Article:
The 48th Newport Bermuda RaceJun 15, 2012
PPL Photo Agency
The Newport Bermuda Race is generally considered one of the three great traditional ocean races, along with the Fastnet in England and the Sydney Hobart in Australia. Run for many years by the Cruising Club of America, it does not have a commercial name attached to it, though commercial interests do help with financing and logistics.The race has been run generally every two years since 1906 and this is the 48th race. There will be 160+ competitors, and they started this afternoon- Friday June 15.
The Bermuda Race remains an event primarily for amateur sailors aboard dual purpose racing cruising yachts. The race has recently begun allowing modern movable ballast boats to compete in an open division, and has a growing doublehanded devision as well as a cruising division. It does not allow multihulls. The two main trophies are the Gibbs Hill Lighthouse Trophy, offered to boats with professional crews and the St. David's Light Trophy which limits participation by sailors classed as professional. Boats are rated under both the IRC and ORR systems using a conversion formula. For many corinthian sailors, winning the St. David's Trophy would be a life's dream.
What makes the Bermuda Race a compelling contest and a great race is the course, which offers a thorough test of offshore sailing skills. The race is long enough to matter and is raced on the open ocean. The course offers a complex problem to solve due to changeable weather and the gulf stream which runs right across the course with meanders and counter currents making for a "chutes and ladders" situation for much of the course. Finally, the destination, a tiny island in the middle of the ocean, offers a sense of accomplishment to those that make it.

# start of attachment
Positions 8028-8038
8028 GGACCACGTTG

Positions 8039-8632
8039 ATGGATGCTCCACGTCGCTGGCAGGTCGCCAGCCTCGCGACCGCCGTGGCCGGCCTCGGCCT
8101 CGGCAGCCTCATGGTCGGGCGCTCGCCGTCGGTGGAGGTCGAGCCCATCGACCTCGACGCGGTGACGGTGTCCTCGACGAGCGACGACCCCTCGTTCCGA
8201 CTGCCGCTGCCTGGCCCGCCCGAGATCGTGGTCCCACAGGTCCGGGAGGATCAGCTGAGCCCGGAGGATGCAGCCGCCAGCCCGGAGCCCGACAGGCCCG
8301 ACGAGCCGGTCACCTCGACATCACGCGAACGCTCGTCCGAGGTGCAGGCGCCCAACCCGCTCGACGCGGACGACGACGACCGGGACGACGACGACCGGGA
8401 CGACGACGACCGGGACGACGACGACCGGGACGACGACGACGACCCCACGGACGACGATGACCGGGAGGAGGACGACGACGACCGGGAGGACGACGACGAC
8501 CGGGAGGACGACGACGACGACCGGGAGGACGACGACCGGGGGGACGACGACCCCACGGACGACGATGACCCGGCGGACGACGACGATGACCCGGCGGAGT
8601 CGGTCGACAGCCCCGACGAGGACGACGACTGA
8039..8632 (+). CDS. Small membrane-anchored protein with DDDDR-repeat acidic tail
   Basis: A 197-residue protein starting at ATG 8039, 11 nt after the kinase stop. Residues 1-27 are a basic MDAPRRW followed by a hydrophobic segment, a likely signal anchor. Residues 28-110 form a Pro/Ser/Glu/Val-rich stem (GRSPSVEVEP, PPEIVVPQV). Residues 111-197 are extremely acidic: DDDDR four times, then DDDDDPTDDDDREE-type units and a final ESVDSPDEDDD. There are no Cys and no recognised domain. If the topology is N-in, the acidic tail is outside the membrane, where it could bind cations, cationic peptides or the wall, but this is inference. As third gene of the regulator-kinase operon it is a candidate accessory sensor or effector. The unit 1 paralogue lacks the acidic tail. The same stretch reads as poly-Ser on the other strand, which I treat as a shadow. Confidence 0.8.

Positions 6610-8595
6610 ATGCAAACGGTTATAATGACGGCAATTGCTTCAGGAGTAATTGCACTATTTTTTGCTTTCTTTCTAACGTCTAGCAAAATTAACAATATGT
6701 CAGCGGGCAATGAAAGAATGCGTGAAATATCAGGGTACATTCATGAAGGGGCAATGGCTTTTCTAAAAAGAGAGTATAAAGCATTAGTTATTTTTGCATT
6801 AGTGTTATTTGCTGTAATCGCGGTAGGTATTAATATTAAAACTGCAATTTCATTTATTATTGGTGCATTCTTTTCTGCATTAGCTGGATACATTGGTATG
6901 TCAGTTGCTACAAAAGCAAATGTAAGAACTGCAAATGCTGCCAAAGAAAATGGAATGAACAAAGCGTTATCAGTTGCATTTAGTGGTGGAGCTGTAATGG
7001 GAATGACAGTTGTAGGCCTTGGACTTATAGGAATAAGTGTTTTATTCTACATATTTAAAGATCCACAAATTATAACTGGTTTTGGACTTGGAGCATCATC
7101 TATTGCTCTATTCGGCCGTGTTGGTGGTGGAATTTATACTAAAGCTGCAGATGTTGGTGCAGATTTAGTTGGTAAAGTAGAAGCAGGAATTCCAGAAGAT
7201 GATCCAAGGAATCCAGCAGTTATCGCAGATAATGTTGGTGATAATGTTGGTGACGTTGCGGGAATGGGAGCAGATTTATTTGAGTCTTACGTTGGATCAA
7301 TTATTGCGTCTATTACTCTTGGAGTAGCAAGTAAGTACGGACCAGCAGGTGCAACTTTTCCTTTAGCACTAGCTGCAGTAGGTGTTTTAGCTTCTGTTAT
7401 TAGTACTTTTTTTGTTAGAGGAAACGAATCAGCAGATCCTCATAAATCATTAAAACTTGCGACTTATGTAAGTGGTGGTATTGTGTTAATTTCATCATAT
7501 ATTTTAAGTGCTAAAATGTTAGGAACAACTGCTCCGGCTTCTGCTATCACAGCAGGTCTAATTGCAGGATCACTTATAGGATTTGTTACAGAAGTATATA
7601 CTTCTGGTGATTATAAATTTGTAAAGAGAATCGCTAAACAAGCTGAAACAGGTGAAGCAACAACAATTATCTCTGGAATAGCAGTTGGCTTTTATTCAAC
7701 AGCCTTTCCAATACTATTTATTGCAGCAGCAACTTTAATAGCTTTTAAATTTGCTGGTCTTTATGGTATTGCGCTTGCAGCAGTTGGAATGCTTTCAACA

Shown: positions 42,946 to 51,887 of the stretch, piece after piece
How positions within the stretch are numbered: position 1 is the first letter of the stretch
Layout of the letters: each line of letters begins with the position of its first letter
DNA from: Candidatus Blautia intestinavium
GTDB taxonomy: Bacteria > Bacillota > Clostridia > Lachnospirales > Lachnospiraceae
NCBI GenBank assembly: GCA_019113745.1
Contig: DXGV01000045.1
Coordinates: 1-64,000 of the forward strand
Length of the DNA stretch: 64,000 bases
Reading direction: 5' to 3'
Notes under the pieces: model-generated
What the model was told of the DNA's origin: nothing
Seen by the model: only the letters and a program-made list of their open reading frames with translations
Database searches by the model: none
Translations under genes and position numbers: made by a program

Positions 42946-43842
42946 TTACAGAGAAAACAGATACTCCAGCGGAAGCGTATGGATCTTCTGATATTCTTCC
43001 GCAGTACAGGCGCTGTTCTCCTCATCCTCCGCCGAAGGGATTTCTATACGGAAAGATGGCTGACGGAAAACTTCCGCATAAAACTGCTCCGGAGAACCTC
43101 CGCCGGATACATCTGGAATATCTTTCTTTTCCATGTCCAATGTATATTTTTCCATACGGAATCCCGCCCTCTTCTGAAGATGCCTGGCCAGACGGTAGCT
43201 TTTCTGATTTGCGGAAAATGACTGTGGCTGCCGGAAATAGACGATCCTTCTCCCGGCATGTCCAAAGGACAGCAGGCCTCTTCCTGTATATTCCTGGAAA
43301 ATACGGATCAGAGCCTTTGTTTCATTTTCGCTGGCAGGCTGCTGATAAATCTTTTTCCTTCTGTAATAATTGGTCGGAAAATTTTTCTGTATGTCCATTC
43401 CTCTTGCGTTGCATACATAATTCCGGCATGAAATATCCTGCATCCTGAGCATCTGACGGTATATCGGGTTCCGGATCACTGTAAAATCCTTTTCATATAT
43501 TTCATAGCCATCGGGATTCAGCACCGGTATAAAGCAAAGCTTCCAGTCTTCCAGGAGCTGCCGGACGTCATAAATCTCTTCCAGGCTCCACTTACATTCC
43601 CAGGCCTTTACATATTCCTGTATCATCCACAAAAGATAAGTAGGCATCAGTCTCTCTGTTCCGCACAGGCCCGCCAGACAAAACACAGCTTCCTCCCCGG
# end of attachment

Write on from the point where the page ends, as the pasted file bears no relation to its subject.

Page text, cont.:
This year's weather forecast has a low pressure area moving across the Chesapeake and ending up on top of the gulf stream, then moving SE parallel to the rhumb line. This will put the faster boats in good downwind pressure, and for the biggest and fastest this may hold almost all the way to Bermuda. Predictions are for possible record passages by many, and it looks to be a big boat year. Strong downwind conditions will lessen the importance of the gulf stream, especially for larger and faster boats, but in the Bermuda Race anything can happen, and usually does. With so many competitors there is often a bold move that results in victory..
The race website is here. The race can be tracked here, but be aware that for the first 36 hours the positions of the boats will be delayed by 6 hours. The reason for this is to not advantage those boats that have open sea internet access over those without, but it does make armcahair analysis more difficult